Healthcare, Separate and Unequal?
Two items of news caught my attention this weekend. Tomorrow the Supreme Court will start hearing arguments about the constitutionality of the healthcare reform law; the so called Obamacare. Is the Patient Protection and Affordable Care Act (P.L. 111-148) aimed at bringing basic healthcare to more Americans or government intrusion into the free market?
Arguments pro and con largely fall along political lines and some predict even the Supreme court ruling will be along those lines as well: the Democratically -appointed Justices will vote to uphold the law and the Republican-appointed justices will vote to repeal the law. The final outcome will be in the hands of swing justices like Justice Kennedy, the 5th judge behind many 5-4 rulings.
In a recent interview with ADVANCE magazine, the President of ASCLS, Dr Cathy Otto, had some comments on how the law affects the medical laboratory. Her comments are so eloquent I will quote her directly rather than paraphrase.
This is the most significant change in healthcare since Medicare and Medicaid were enacted in 1965. If all the provisions in the law are upheld, in 2019 when the law is fully implemented it is predicted that 32 million previously uninsured individuals will have access to healthcare as a result of having health insurance.
"The Affordable Care Act will impact all aspect of the healthcare delivery system-patients, healthcare providers, insurance companies, and the Medicaid and Medicare programs. As medical laboratory scientists, we will see an increase in laboratory test utilization as previously uninsured individuals will gain access to laboratory testing for screening and diagnostic purposes.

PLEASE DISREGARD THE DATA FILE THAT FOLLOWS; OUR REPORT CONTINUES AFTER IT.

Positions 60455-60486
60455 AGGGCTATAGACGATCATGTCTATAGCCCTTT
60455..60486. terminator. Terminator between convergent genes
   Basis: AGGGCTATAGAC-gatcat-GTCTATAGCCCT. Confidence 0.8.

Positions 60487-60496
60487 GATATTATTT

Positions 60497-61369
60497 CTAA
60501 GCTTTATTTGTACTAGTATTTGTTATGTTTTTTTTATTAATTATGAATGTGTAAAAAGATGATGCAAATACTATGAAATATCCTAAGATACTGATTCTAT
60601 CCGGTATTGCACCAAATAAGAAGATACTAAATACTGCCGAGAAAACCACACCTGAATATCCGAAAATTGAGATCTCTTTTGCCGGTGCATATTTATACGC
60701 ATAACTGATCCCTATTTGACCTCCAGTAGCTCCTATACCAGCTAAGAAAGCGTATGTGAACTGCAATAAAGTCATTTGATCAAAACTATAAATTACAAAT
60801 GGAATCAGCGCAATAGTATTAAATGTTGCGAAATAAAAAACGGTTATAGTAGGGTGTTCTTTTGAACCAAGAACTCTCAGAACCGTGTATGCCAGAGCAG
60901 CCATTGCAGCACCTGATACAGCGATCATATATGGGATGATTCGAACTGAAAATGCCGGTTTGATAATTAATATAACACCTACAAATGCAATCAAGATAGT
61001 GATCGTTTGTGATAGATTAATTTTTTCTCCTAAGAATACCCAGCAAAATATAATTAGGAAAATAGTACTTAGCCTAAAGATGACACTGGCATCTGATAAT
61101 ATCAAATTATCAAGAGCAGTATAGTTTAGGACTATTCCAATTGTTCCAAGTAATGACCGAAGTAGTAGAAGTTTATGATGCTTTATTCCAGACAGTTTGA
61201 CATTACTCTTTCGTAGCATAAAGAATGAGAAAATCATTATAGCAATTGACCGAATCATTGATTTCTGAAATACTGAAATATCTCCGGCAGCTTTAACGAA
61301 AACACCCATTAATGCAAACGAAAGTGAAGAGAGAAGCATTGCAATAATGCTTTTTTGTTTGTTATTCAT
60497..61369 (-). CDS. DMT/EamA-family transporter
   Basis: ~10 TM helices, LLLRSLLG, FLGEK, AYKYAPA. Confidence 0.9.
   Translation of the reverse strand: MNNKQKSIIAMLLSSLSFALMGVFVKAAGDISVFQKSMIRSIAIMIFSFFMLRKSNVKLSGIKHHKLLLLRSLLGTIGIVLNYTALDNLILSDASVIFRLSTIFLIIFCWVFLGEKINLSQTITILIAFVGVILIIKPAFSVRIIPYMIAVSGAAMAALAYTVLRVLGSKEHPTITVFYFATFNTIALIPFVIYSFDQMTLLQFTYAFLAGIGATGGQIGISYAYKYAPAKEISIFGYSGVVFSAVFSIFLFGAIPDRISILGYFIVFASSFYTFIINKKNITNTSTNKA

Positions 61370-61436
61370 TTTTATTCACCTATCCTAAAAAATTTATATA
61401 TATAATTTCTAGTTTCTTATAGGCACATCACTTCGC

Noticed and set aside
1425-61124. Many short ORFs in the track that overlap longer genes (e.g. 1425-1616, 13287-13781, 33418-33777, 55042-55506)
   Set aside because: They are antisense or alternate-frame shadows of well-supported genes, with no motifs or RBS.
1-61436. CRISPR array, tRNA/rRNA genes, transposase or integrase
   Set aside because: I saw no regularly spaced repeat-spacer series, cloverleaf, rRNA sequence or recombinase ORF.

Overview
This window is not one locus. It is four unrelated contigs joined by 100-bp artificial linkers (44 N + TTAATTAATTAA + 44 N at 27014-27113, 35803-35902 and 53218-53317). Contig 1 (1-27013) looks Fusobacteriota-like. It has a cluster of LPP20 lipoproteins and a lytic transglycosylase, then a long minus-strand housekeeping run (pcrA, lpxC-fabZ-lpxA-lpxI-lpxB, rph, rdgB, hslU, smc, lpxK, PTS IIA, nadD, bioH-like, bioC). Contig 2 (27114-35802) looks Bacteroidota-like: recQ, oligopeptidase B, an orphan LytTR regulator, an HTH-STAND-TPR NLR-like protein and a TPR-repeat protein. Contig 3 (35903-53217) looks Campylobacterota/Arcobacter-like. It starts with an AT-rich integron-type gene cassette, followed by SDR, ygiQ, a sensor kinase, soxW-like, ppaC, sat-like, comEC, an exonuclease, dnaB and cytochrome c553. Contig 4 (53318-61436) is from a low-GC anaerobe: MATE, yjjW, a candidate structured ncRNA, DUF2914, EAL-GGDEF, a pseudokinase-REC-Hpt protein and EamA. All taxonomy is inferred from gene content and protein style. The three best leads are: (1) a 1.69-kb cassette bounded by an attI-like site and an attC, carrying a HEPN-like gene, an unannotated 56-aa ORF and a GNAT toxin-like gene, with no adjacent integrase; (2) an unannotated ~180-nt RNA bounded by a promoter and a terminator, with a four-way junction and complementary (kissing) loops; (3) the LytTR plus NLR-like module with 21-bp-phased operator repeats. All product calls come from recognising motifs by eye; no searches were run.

Whether or not the Affordable Care Act is fully implemented, we will continue to see changes to the reimbursement for laboratory tests. Although laboratory testing comprises only 1.6% of all health care spending, new models will be introduced and implemented for reimbursing laboratories for their services, in order to cut costs to the Medicare and Medicaid programs.
Although in the past the laboratory professional community has been able to effectively lobby to remove a co-payment option for patients who receive laboratory testing under Medicare Part B, there is a high probability that this type of cost-sharing will be instituted to cut costs to the Medicare program. Other types of reimbursement mechanisms to providers (including medical laboratories) and cost-sharing protocols will continue to be identified and implemented in order to address the increase in utilization of the Medicare insurance program."
The other news item that caught my attention had to do with Vice President Dick Cheney receiving a heart transplant. There are whispered comments that he might have used undue influence to receive a transplant. He is 71 years old and hearts are a rare commodity. As someone who has served on a panel deciding who receives organs for transplants, I know the process is very rigorous. Decisions are made based on disease state, risks and benefits, patient's age, overall health and of course compatibility. Gone are the days when a powerful or rich person can simply jump to the front of the line. However, all things being equal, I have seen decisions based on how much influence is made to bear.
So these two items have made me think again about healthcare delivery in this country. Healthcare is a scarce, very expensive resource. Given the fact it is a finite resource we have to think what is a right, and what is a privilege? Why is there so much disparity based on age, gender and race? What are the ethical considerations about delivering healthcare? How much are we as laboratorians concerned with access, quality of care and equity in the delivery of healthcare?
We have a vested interest on speaking up on these issues. After all, we are consumers, healthcare providers and Americans.